I’m still not an expert at drawing in 3D, but I’m getting a lot better. There’s a lot of new muscle memory that is required for making the most clean, expressive strokes and “gorilla arm” is a challenge early on. My arm is getting less tired the more I use it though.

Some of the issues I have with doing detailed work are due to limitations in the current generation of Leap Motion hardware – the tracking volume is small, and hand pose estimation breaks up near 3D objects in space – but it is surprisingly precise, low latency, and solid. Others issues are due to limitations in my human hardware; sometimes I just can’t hold my arm still enough to get super fine details correct. I think over time with practice that will get easier.

Designing with Leap Motion

I’ve learned some good lessons about working with the Leap Motion Controller while developing this project. Overall, the process of getting up and running with the device was very straightforward, because the Unity assets can be dropped into a project and immediately start working, and the documentation is great. Where I did run into issues was in utilizing more experimental functions, such as the passthrough quads.

When I began working with passthrough mode in my application, I ran into some issues properly sizing and placing the passthrough quads (the surfaces that display the sensor image to each of the user’s eyes) so that the image aligned with the user’s in game hands. I eventually solved the problem after some trial and error, and I hope my forum post about it helps other people avoid wasting time to figure it out.

Passthrough mode also occasionally caused the user’s virtual hands to misalign with the sensor image. It was one of those bugs that would rear its head at the worst times (such as while demoing to friends/family) and then disappear later when I was trying to reproduce it. Ultimately, someone pointed me to a thread on the Leap Motion forums illuminating that this problem is caused by “robust mode” kicking in sometimes and the resolution of the sensor image changing, so the solution was just to disable robust mode in the Leap Motion Control Panel. (Also, don’t forget to enable “allow images” before experimenting with AR passthrough, or you’ll end up just seeing a solid gray color when you enable the passthrough quads!)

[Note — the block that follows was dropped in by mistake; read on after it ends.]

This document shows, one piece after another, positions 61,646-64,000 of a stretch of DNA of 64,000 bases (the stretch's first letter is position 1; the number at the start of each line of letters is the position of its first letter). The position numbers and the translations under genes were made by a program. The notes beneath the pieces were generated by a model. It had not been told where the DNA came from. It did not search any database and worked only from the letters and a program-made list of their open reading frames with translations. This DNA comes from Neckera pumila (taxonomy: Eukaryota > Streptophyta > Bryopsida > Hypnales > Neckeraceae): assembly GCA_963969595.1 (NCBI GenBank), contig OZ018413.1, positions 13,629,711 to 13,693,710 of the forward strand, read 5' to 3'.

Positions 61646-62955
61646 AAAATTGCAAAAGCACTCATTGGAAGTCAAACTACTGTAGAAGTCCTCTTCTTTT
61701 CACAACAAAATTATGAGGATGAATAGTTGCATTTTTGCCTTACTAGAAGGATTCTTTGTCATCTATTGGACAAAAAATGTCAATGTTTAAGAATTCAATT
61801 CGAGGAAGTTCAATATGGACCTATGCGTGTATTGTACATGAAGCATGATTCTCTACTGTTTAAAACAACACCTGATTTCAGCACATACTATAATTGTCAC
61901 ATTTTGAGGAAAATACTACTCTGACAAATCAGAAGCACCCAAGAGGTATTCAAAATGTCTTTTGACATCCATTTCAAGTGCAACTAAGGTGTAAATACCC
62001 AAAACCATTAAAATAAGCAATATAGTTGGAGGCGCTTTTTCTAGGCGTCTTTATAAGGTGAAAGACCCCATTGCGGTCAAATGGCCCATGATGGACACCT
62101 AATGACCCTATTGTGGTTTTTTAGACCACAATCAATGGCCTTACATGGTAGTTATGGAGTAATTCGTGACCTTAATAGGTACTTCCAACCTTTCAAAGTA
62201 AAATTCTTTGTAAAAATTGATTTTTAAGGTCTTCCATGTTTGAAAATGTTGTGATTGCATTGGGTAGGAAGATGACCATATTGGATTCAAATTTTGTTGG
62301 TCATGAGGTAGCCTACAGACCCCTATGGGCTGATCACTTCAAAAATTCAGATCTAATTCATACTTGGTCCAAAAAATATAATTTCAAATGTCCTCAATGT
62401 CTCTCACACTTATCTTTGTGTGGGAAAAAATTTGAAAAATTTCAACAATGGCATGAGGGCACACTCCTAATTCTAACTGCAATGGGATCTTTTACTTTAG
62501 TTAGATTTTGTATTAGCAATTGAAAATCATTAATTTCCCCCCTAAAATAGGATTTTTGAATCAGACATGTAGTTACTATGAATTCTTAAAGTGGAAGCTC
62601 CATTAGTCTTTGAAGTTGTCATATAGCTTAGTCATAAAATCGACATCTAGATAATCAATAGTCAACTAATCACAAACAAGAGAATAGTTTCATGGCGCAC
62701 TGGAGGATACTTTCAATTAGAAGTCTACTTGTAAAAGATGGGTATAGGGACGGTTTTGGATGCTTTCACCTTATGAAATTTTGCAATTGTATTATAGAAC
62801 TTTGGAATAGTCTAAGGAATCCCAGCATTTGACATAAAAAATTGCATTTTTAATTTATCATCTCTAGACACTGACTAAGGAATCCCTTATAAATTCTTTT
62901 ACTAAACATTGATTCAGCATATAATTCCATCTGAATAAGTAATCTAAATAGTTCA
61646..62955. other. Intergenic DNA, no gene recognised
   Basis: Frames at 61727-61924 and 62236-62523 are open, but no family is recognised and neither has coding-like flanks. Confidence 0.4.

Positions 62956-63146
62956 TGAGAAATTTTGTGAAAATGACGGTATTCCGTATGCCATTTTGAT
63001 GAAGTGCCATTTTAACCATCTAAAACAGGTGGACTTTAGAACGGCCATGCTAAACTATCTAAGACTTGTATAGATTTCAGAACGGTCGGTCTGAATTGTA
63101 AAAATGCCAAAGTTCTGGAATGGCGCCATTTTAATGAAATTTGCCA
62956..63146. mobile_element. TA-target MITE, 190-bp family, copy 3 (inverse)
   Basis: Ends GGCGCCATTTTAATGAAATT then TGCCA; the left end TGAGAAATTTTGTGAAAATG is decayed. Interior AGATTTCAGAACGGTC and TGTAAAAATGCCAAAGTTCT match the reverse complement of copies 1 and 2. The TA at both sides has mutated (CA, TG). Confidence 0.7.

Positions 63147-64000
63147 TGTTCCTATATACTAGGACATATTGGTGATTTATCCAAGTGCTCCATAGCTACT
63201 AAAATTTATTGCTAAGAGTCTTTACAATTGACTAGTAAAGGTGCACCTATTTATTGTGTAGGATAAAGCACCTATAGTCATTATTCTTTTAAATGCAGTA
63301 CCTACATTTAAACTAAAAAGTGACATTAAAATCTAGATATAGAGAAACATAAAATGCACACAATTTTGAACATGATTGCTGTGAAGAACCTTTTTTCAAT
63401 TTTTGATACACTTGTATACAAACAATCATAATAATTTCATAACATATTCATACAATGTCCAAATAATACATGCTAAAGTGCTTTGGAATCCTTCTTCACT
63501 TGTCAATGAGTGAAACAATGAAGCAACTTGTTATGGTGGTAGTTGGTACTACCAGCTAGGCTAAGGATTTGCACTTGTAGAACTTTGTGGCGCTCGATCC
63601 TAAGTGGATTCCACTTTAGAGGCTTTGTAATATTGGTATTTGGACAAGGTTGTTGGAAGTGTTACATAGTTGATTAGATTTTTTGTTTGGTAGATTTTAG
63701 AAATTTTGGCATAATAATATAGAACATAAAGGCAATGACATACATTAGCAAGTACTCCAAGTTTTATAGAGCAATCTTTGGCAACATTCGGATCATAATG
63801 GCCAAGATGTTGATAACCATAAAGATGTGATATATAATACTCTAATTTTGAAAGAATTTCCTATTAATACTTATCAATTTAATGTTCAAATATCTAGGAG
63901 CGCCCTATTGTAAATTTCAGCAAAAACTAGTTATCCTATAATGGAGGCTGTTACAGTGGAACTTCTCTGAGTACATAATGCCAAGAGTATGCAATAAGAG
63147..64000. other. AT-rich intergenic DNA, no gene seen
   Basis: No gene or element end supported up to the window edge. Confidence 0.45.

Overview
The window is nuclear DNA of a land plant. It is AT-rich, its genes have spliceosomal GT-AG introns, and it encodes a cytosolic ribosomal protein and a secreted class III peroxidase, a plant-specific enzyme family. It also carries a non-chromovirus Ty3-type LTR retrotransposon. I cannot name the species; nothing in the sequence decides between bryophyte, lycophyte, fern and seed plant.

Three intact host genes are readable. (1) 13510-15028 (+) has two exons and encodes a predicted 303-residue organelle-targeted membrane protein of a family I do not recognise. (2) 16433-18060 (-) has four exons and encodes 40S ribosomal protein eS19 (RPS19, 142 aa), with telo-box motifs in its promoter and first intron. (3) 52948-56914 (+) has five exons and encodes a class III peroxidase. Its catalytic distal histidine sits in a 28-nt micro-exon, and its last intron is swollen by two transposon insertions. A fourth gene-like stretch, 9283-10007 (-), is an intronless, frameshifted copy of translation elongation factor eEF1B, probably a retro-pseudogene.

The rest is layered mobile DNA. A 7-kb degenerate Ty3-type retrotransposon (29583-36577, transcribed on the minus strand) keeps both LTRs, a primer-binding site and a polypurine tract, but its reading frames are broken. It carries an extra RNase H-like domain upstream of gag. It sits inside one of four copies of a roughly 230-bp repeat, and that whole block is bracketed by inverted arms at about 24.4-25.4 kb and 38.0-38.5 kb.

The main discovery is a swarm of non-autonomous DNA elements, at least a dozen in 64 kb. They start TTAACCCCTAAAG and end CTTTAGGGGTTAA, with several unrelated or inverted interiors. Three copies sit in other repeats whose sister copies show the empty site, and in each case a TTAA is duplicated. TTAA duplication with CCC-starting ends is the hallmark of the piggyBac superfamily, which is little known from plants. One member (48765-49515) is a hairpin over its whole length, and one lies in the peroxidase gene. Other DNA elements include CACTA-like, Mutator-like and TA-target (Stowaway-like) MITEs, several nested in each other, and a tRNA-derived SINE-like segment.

What’s next?

This is a huge design space, and the tricky part is choosing what to work on next. Users have suggested things ranging from refining the tool to be more like “the Photoshop of 3D” to incorporating the drawing function into some sort of game mechanic like this.

At this stage, I’m most interested in keeping the application simple and focused on freehand 3D art while making it more useful and breathtaking. The dynamic mesh generation algorithm isn’t as smooth as it can be, but I’ve avoided a lot of post-processing for now in the interest of performance. While users can only currently paint with different colors of a “toon shader” material (meant to mimic cell shading), you might imagine painting with custom materials including wood, porcelain, glass, metal, drippy goo, rock, smoke, skin, grass, etc.

The possibilities really get crazy when you consider all of the effects and structures that can be generated procedurally in a game engine like Unity. Users could release glowing worms that oscillate in the direction of the instantaneous velocity of their movement and pulse colors to the music they’re listening to. Or fill a volume with vegetation that grows over time. Or use a “city” brush to draw roads and watch buildings grow around them.

Following  this train of thought, this tool could be useful for large scale map/space creation in addition to small-scale sculpting. Projects like Paint 42 that include an option to enlarge/resize meshes have me extremely excited because they demonstrate the architectural possibilities of this idea. Users can draw small columns and turn them into skyscrapers with the push of a button. I don’t think that’s ever been possible for anyone but the lucky few designers who had access to good VR tech before this recent boom occurred.

Vitally, Graffiti 3D needs to be freed from the cables and positional head tracking camera FOV. Walking freely around a piece, in a fully interactive AR room, unobstructed by tracking range or cables, is going to feel like something else. From there, people’s creations need to be tied to the real world. We should be able to freely modify our spaces by leaving virtual 3D material anywhere. If I’m walking through a park and I think a gazebo or sculpture would be beautiful somewhere, I should have the ability to draw it there for anyone to see.

These are just a few of the thoughts swirling in my head about what the future could hold for this application (and similar ones). It’s an exciting time to be alive.

Epilogue: Graffiti 3D on Twitch!

Recently, Scott joined us on our Twitch channel to talk about the development and vision behind Graffiti 3D, and where the VR art community is going in the years ahead:

For cutting-edge projects and demos, tune in every Tuesday at 5pm PT to To make sure you never miss an episode, enter your email address to subscribe to up-to-the-minute Twitch updates:

John is a user experience designer in Seattle.